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Adaptive Mode-Coupled Harmonically Tuned High-Q Ultra Low Phase Noise Sources

Historically, synthesizer developers have relied on a crystal based multiplied 1 GHz reference oscillator featuring excellent phase noise performance at frequencies of 3 GHz and above. A frequency multiplier crystal oscillator can offer low phase noise...

September 11, 2011
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Various reference oscillator schemes are possible as shown in Figure 1.5 A 10 MHz temperature-compensated crystal oscillator (TCXO) provides small size and low cost benefits for low-to-moderate performance applications, but higher multiplication factors can degrade the noise floor significantly. Improved stability and phase noise performance can be achieved by using a 100 MHz oven-compensated crystal oscillator (OCXO), but at the cost of size and power consumption. It is worth noting that higher frequency OCXO (for example, 100 MHz instead of 10 MHz) can potentially result in a improved synthesizer jitter and phase noise performance. Frequency multipliers are used to extend synthesizer operating frequency bands, but at the cost of phase noise and spurs, which are degraded at 20logN, where N is the multiplication factor. Therefore, a design er's main concern is to minimize the degradation of phase noise using self-injection and noise filtering techniques, and the most effort is toward the realization of developing fundamental low phase noise high reference signal sources.7 Figure 2 shows the measured phase noise plots for a 128 MHz VCXO circuits (VCXO #1, Vtune=2 V; VCXO #2, Vtune=5 V; VCXO #3, Vtune=2 V; VCXO #4, Vtune=5 V) to provide a brief insight about the phase noise characteristics.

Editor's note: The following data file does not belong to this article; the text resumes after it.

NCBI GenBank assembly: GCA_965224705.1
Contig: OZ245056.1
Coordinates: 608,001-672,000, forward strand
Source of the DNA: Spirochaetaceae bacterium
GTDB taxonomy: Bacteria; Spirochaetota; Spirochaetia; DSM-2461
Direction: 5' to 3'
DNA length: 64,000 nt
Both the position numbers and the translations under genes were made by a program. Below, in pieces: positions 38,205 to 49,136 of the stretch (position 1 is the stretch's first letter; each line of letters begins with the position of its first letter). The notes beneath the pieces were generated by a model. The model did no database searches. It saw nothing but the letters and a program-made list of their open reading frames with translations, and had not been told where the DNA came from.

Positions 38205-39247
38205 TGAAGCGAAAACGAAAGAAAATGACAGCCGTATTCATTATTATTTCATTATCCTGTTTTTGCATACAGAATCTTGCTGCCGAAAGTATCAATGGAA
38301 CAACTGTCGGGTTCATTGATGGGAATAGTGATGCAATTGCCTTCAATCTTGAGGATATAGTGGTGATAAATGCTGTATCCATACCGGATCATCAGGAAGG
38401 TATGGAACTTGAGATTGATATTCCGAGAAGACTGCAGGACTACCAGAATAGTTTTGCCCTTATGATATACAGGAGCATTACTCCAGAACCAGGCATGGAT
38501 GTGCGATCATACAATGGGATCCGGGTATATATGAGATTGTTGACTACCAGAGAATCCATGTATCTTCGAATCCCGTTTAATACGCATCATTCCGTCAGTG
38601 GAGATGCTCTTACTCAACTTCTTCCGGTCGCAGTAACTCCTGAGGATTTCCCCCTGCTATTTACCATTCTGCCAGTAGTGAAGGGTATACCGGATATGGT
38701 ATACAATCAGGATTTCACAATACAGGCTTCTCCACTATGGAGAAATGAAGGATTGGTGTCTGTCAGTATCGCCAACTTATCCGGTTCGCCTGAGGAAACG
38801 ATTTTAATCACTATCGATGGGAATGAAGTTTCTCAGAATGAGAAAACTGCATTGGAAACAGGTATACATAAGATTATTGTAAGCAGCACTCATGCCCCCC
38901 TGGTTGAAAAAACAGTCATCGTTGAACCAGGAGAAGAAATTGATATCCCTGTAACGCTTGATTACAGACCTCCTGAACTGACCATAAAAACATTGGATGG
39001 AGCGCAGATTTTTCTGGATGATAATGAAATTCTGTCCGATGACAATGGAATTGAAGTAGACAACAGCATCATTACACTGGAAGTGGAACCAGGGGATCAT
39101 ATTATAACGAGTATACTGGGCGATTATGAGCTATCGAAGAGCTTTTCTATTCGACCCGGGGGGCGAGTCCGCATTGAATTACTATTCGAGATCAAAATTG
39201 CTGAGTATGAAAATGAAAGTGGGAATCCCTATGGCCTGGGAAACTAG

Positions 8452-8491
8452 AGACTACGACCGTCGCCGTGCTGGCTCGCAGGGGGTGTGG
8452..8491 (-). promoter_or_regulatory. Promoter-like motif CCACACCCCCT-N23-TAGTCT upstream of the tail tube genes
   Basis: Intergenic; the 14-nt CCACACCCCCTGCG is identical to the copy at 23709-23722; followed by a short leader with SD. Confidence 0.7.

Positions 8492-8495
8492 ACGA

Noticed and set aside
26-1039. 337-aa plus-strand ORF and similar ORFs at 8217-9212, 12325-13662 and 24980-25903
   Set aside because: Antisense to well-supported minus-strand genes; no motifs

Figure 1 Typical reference frequency generation topology.

Figure 2 Measured phase noise plots of 128 MHz VCXO circuits.

As shown in Figure 2, self-injection feature adjusts the phase of the resonator tank for providing optimum group delay, thereby improving the phase noise below 1 kHz offset from the carrier. Further improvement in phase noise performance at far offset (< 1 kHz) can be achieved by an adaptive self-tuning filter network that introduces the required delay to generate a feedback signal for far out phase noise reduction.3-7

Multiplied Frquency Crystal Oscillator Circuit